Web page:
Katie H. Michel, our Farmers’ Market Operations Manager, visited Yolo Bulb to interview Madison, our newest olive oil vendor at the Tuesday South Berkeley Farmers’ Market.
When Mike Madison decided to plant an orchard on his 22-acre property near Winters, he set forth three requirements for his tree crops: that they have minimal pest problems, low water needs, and that they not require bees. After some thought, he decided that olive trees were the best fit given his terms. Since planting a 7.5-acre orchard of mixed olive varieties in 1991, olive oil has become a main output of his small, organic farm, where he also produces cut flowers, melons, and a variety of tree fruit destined for his wife’s jams.
Known as “Yolo Bulb,” Madison’s farm is located in the topsoil-rich Lower Putah Creek watershed, an ideal area for growing tree crops. Madison has a deep connection to this region, having grown up on his family’s small farm right across the creek from his current home. I got a chance to visit Yolo Bulb in mid-April, soon after he joined the South Berkeley Farmers’ Market. Spring is an “in-between” time for many growers as they wait for the right weather and soil conditions to work their fields and begin planting. As Madison said, “These soils in the valley-when they’re too dry you can’t work them, when they’re too wet you can’t work them, so there’s just a little window of time you can work your fields. And it usually lasts for about 45 minutes!”
Just that morning, Madison had taken advantage of one of those brief “45-minute” windows to mow down a cover crop of bell beans in what will soon be one of his flower fields. Though some fruit remained on his olive trees, the harvest was done for the season, and his oil was already processed and stored until next Fall, when the next crop will be ready for picking.
Madison has no formal training in farming. He described the process of creating his farm by saying, “I just made one blunder after another,” and he pointed out the sites of his failed forays into grape growing and Clementine production, both crops that have now been torn out. But his breadth of knowledge about plants and the natural world is deeper than his comments betray.
The son of a failed farmer-cum-U.C. Davis Agriculture professor, Madison said, “I worked on farms when I was a kid, so I did have that background. You know, back in the day when we still picked tomatoes by hand for processing, every kid I knew worked on a farm.” He went on to say, “I had the misfortune of being too clever in school, so I was sent to prep school in Massachusetts, and I went to Harvard after that. At Harvard I studied botany, and eventually ended up getting a Ph.D.” After school, Madison worked as a tropical botanist in South America for seven years before returning to his childhood stomping grounds in 1986 to try his hand at farming.
Olive Oil: The next big thing for California agriculture?
According to some, olive oil is poised to become the next big thing in the California agriculture industry. As Madison simply states, “The United States still imports 98% of its olive oil. So there is potential for huge expansion in the domestic market.” Of course, olives do best in a Mediterranean climate, making California the epicenter for this potential expansion.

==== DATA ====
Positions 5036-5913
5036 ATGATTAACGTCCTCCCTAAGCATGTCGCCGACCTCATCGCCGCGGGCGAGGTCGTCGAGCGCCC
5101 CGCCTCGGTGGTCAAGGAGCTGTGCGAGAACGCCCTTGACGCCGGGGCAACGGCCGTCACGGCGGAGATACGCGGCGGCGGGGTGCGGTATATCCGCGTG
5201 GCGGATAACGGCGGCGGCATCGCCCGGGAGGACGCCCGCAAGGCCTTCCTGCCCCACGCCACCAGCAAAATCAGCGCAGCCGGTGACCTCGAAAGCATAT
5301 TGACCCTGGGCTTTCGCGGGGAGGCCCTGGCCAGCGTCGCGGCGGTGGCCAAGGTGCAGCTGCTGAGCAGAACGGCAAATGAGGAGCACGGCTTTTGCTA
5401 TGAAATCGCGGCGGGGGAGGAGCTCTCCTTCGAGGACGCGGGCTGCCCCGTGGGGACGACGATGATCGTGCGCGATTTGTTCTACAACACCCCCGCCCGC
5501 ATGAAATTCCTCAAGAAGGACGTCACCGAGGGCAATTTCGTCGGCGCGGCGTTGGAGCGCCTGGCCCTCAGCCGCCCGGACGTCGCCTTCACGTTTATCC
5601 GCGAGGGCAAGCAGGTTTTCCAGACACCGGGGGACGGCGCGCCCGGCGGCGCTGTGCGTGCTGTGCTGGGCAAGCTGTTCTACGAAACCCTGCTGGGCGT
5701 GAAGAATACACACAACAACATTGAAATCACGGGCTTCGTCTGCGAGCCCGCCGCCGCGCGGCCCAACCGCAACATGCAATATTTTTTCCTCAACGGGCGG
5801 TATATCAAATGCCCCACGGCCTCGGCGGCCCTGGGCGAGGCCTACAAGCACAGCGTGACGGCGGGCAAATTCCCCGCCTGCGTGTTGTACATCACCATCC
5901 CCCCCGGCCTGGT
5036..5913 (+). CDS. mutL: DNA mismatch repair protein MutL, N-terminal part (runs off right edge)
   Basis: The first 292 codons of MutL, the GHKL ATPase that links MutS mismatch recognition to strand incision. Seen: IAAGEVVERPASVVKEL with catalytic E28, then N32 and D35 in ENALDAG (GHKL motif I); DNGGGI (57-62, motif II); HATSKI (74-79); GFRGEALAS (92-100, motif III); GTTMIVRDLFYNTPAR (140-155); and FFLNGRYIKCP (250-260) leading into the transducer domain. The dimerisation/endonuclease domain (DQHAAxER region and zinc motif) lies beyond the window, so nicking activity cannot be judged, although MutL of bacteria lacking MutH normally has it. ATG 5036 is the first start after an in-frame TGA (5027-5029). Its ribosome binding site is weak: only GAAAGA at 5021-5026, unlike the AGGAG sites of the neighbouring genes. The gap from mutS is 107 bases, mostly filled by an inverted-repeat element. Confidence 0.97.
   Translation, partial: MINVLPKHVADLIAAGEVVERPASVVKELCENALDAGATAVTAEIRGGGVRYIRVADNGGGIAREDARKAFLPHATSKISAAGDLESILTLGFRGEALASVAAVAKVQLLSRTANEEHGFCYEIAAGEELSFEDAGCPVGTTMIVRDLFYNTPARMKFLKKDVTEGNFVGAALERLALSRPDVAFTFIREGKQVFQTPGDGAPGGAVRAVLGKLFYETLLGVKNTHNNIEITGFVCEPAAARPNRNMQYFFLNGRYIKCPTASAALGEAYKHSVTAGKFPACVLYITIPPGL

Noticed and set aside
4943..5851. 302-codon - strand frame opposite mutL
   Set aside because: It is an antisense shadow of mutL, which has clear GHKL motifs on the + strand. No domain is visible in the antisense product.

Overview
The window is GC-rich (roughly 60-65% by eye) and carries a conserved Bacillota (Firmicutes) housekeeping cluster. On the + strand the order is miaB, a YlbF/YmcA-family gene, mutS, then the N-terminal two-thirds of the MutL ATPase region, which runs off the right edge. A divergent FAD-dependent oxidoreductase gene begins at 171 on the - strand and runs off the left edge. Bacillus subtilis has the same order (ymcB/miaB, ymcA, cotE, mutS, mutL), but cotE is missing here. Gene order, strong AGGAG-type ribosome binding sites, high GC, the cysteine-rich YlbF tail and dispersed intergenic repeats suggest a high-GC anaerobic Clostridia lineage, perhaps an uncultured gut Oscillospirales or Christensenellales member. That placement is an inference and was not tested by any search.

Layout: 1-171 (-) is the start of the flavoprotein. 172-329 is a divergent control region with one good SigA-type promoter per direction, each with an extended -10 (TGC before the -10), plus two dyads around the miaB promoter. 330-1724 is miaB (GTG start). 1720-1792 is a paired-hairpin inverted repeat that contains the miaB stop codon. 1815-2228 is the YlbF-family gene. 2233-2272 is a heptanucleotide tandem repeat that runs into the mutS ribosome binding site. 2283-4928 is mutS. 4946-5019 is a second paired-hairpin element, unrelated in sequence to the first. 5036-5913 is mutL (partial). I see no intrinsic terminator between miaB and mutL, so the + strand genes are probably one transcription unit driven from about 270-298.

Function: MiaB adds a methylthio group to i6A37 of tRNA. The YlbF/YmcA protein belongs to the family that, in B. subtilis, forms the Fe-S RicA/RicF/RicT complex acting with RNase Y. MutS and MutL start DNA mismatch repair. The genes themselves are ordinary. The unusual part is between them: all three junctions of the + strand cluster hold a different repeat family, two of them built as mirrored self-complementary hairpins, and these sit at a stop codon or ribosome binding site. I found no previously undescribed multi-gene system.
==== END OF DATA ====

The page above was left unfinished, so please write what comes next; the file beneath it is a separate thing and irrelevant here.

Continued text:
Just last month, U.C. Davis released the second installment of their report, “Evaluation of Extra Virgin Olive Oil Sold in California.” The study was partially funded by the California Olive Oil Council (COOC), a trade and marketing association, in addition to two major California olive oil producers, Corto Olive Oil and California Olive Ranch. No surprise, the results of the study turned out to be favorable to the California olive oil industry. As the report states, “Our findings indicate that the quality level of the largest imported brand names is inconsistent at best,” throwing doubt on the consumer perception that imported, European olive oil is superior to domestic brands.
At the same time that advocacy groups like the COOC are building a market for California oil, big producers like California Olive Ranch have been utilizing a growing method known as “Super High Density” (SHD) to make olive growing more efficient, and therefore more competitive. Madison explained, “Almost all the acreage in California is going into dwarf olive trees that can be harvested mechanically. You can go to Trader Joe’s, and you can buy California Olive Ranch oil for $5.99, and it’s not bad! It’s a particular kind of olive oil.” Arbequina is the only olive variety that tolerates SHD growing methods, meaning that there is minimal variation in flavor.
Madison went on to say, “The way the [olive] industry is developing in Califonia is kind of a two-pronged thing.” In addition to large-scale SHD growers, California is also home to high-end producers who are, according to Madison, “trying to imitate the wine industry, thinking that olive oil is going to have all this cachet and romance.” He elaborated, “I’m kind of trying to hit somewhere in between, in that, I don’t like overpriced, overhyped food…but yet I can’t afford to sell my oil for $5.99 either because I’m not set up with that kind of capital-intensive and machine-intensive system. I have an expensive press and I have a lot of hours put into my farm.” And, he joked, “I try to pay myself four dollars an hour at least.”